Toronto native Don McKellar is best known in the States as an oddball presence in the films of his countrymenthe nerdy pet-shop proprietor in Atom Egoyan's Exotica, the cartoonishly menacing trout farmer/virtual-reality whiz in David Cronenberg's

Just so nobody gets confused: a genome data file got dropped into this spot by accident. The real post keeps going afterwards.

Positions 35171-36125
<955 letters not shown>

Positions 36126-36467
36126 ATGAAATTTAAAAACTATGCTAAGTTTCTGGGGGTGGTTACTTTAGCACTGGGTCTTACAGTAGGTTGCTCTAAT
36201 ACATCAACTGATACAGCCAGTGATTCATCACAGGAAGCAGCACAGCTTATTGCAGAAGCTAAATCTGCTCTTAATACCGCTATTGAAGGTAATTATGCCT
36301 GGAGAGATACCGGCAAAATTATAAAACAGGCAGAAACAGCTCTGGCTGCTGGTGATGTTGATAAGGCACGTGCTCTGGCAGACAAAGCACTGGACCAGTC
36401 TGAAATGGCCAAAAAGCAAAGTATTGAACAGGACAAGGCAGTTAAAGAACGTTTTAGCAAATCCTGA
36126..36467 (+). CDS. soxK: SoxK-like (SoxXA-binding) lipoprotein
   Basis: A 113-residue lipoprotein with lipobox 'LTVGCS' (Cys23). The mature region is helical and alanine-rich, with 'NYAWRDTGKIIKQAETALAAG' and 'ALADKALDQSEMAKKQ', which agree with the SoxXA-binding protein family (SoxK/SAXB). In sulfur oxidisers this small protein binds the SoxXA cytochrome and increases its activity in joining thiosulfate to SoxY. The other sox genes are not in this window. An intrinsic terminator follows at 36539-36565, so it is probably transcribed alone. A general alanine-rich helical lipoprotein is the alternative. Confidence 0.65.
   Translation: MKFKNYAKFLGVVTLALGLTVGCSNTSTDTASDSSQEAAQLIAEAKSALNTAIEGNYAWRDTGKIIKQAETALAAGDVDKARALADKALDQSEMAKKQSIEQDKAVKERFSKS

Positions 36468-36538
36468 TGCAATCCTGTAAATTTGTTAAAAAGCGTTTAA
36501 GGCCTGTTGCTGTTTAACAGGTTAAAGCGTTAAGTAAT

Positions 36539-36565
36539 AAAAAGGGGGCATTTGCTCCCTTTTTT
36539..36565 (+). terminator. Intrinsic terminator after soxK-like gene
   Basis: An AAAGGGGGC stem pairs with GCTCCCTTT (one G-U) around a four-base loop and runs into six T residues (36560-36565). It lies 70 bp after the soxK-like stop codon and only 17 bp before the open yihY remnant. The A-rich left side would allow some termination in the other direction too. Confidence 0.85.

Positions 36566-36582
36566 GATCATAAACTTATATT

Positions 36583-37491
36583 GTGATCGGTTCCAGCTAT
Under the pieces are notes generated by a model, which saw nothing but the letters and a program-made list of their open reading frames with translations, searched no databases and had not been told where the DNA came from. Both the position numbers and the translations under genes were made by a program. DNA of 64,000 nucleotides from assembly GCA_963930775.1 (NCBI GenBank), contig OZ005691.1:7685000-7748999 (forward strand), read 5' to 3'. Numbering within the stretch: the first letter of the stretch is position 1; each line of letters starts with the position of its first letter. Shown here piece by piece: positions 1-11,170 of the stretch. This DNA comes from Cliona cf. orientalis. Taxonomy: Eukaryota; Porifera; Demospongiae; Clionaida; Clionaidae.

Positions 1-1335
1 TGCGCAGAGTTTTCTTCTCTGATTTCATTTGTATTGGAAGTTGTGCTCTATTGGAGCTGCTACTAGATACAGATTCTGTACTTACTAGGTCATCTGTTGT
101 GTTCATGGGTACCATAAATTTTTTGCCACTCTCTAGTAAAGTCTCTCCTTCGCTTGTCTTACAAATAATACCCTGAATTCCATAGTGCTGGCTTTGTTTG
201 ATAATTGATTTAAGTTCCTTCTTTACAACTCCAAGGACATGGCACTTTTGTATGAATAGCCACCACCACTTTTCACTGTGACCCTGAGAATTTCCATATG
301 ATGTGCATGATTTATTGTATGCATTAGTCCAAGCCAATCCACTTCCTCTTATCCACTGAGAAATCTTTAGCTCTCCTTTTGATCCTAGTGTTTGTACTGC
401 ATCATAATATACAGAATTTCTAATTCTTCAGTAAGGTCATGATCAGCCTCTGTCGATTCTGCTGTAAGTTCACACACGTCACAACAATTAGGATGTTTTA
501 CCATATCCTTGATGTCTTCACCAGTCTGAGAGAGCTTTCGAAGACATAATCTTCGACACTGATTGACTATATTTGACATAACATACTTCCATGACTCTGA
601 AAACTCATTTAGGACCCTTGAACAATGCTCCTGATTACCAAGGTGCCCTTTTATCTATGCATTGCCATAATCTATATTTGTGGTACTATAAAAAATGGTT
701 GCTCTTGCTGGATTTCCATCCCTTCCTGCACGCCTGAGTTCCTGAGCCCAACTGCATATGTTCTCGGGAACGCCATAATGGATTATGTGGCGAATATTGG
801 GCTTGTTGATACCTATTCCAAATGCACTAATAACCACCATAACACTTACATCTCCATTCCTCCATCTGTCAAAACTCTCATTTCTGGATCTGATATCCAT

eXistenZand as something of a classical-music emissary, cowriter (with director François Girard) of the fractured, impressionistic biopic 32 Short Films About Glenn Gould and this year's knowingly bombastic middlebrow hit The Red Violin. Focusing on the actor - writer - director's quirkier, more personal work, AMMI's mini-retro (which includes none of the aforementioned films) illustrates the versatility, befuddled charm, and distinctive humor that's made McKellar a ubiquitous Renaissance personality at homeCanada's answer to Takeshi Kitano. McKellar's first feature as writer-director, Last Night, is the centerpiece of this weekend's tribute: a wry, poignant portrait of regular folk dealing calmly with doomsday. (Milking millennial anxieties, Lions Gate releases the movie next month.) Its AMMI screening is preceded by the short Elimination Dance, an adaptation of a Michael Ondaatje poem (codirected by McKellar, his regular collaborator Bruce McDonald, and Ondaatje). But the real draw here, for local audiences at least, should be the premiere of McKellar's popular Canadian TV series, Twitch City, an "anti-sitcom" in which McKellar plays the central character, Curtis, an agoraphobic, passive-aggressive couch potato. A deceptively slack study of TV dependence (and other modern ills), it plays like a strange new form of meta-television; its low-key absurdism and layered ironies, though elusive at first, have an appropriately addictive quality. AMMI is screening Twitch City in two chunks of six and seven episodesgo with the first six (Saturday at 1 p.m.), which are accompanied by Blue, McKellar's 1992 fun-with-porn short, starring David Cronenberg as a carpet-factory owner with a drawerful of girlie mags.